The fact is, there’s nothing about a dress that makes it inimical to badassery. Skirts can be a problem if they’re long enough to trip on, sure, but plenty aren’t. Despite what you might think from watching Pirates of the Caribbean, corsets are also fine, so long as you don’t lace them too tightly. The real key in battle gown selection is to avoid problematic sleeves: nothing too tight, too dangly, or off the shoulder, so you can have a free and full range of motion.

Okoye’s dress that she wears undercover at the club in Black Panther is a fantastic example of a gown that is both fabulous and fightable, and I’m sure it will surprise no one that I absolutely love that scene. Seeing her kicking butt in all that gorgeous, flowing fabric was just what I always wanted ever since I drew all those warrior princesses as a little girl. There are some other great examples of heroines who do battle in fancy dresses now that weren’t around when I was a kid, too, from Vin in Brandon Sanderson’s Mistborn books to Celaena Sardothien in Sarah Maas’s Throne of Glass series. I love that we’re seeing more characters who fight without rejecting everything feminine, and I hope their numbers continue to grow.

Even in some of these stories, however, I’m struck by the difference between the often solitary heroines and my experience as one of a large and ever-growing number of female and nonbinary fighters in my larp community. I’ve often sat in a room with friends chatting about what to wear to the upcoming ball, with all the exclaiming over embroidery and fabrics that might evoke scorn in a certain type of stereotypical warrior woman—except that we also discuss whether a sword belt will spoil the waistline, or if a skirt might need hemming to be combat-ready, or whether a bulky sleeve style will fit through a shield strap. I’d love to see more of that kind of scene in stories, where a combination of traditionally feminine things and adventure draws women together, instead of setting them apart from “other girls.”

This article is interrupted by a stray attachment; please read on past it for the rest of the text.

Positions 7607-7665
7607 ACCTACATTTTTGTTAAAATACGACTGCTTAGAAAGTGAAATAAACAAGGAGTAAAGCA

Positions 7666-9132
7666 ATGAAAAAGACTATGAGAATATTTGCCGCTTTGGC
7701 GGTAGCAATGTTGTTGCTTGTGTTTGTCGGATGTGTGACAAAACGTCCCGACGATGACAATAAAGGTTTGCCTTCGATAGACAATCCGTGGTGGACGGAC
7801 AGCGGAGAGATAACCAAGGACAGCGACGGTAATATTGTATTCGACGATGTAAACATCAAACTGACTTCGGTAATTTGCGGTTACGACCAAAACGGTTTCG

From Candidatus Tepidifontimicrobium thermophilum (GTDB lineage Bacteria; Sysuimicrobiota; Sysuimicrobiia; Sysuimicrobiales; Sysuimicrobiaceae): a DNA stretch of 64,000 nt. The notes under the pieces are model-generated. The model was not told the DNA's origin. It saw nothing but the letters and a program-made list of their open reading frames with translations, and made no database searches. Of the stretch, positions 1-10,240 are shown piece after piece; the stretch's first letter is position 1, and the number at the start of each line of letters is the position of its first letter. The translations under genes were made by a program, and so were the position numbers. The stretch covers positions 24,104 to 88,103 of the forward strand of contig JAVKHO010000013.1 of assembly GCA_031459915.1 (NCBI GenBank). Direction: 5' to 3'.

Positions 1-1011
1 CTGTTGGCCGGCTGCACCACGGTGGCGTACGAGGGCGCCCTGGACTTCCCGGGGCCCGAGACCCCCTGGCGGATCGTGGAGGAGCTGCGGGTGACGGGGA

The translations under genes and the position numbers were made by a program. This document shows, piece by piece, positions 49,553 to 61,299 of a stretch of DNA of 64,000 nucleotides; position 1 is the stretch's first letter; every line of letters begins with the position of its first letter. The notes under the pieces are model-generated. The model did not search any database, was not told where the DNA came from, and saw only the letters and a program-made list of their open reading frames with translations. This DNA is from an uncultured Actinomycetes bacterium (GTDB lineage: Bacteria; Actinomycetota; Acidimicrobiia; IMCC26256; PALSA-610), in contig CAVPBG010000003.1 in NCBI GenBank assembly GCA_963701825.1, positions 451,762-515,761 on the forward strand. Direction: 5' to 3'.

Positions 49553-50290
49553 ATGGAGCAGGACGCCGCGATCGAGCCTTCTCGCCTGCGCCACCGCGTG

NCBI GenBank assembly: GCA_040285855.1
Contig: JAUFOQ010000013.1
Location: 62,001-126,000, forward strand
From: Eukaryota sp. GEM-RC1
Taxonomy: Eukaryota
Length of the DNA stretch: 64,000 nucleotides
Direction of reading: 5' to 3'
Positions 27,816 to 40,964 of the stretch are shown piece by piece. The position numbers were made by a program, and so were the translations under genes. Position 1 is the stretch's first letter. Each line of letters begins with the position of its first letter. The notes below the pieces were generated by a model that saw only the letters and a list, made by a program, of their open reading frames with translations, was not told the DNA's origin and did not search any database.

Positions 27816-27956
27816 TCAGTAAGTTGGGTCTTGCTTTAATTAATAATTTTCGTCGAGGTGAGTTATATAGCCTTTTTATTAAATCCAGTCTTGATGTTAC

There was never any reason we couldn’t have both. James Bond dresses up in a tux and gets into all kinds of scrapes; we can do the same in evening gowns. We can dance into the night in fabulous princess dresses and then, when the clock strikes twelve, fend off assassins with a rapier rather than taking the carriage home. You don’t have to dress like a boy to be the best knight in the land—though you can, of course, if you want to.

After all, I like a good badass pants-wearing heroine, too. In THE TETHERED MAGE and its sequels, one of my main characters prefers breeches and the other prefers skirts (though of course I couldn’t resist an action scene or two where they’re both in gowns for fancy occasions). Sometimes your character does need to dress like a man to break out of gender roles in a patriarchal society, or simply finds pants more comfortable. Heck, I wear them most of the time myself.

But other times, there is absolutely no reason not to have swordfights in ballgowns. Because Kid Me was right, and that’s awesome.